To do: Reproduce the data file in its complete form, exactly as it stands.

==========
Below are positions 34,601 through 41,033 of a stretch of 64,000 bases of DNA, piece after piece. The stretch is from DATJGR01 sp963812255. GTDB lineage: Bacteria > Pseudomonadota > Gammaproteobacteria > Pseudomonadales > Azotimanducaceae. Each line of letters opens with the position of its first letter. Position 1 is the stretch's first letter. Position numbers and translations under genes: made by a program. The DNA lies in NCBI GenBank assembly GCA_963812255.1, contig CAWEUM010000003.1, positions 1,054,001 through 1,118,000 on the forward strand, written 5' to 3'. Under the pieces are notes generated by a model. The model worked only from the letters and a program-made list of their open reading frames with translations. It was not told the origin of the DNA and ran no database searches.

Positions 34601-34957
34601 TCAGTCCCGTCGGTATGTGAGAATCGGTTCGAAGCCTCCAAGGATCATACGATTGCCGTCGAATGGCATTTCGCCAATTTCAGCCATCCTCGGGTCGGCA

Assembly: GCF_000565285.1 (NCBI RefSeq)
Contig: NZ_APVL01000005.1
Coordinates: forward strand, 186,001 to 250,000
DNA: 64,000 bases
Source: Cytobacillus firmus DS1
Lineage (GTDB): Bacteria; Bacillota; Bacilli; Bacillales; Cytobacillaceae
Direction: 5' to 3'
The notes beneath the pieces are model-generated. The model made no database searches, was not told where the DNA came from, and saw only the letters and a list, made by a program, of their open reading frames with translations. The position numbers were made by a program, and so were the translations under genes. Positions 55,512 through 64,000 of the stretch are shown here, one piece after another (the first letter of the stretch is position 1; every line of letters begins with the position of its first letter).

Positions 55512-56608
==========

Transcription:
Below are positions 34,601 through 41,033 of a stretch of 64,000 bases of DNA, piece after piece. The stretch is from DATJGR01 sp963812255. GTDB lineage: Bacteria > Pseudomonadota > Gammaproteobacteria > Pseudomonadales > Azotimanducaceae. Each line of letters opens with the position of its first letter. Position 1 is the stretch's first letter. Position numbers and translations under genes: made by a program. The DNA lies in NCBI GenBank assembly GCA_963812255.1, contig CAWEUM010000003.1, positions 1,054,001 through 1,118,000 on the forward strand, written 5' to 3'. Under the pieces are notes generated by a model. The model worked only from the letters and a program-made list of their open reading frames with translations. It was not told the origin of the DNA and ran no database searches.

Positions 34601-34957
34601 TCAGTCCCGTCGGTATGTGAGAATCGGTTCGAAGCCTCCAAGGATCATACGATTGCCGTCGAATGGCATTTCGCCAATTTCAGCCATCCTCGGGTCGGCA

Assembly: GCF_000565285.1 (NCBI RefSeq)
Contig: NZ_APVL01000005.1
Coordinates: forward strand, 186,001 to 250,000
DNA: 64,000 bases
Source: Cytobacillus firmus DS1
Lineage (GTDB): Bacteria; Bacillota; Bacilli; Bacillales; Cytobacillaceae
Direction: 5' to 3'
The notes beneath the pieces are model-generated. The model made no database searches, was not told where the DNA came from, and saw only the letters and a list, made by a program, of their open reading frames with translations. The position numbers were made by a program, and so were the translations under genes. Positions 55,512 through 64,000 of the stretch are shown here, one piece after another (the first letter of the stretch is position 1; every line of letters begins with the position of its first letter).

Positions 55512-56608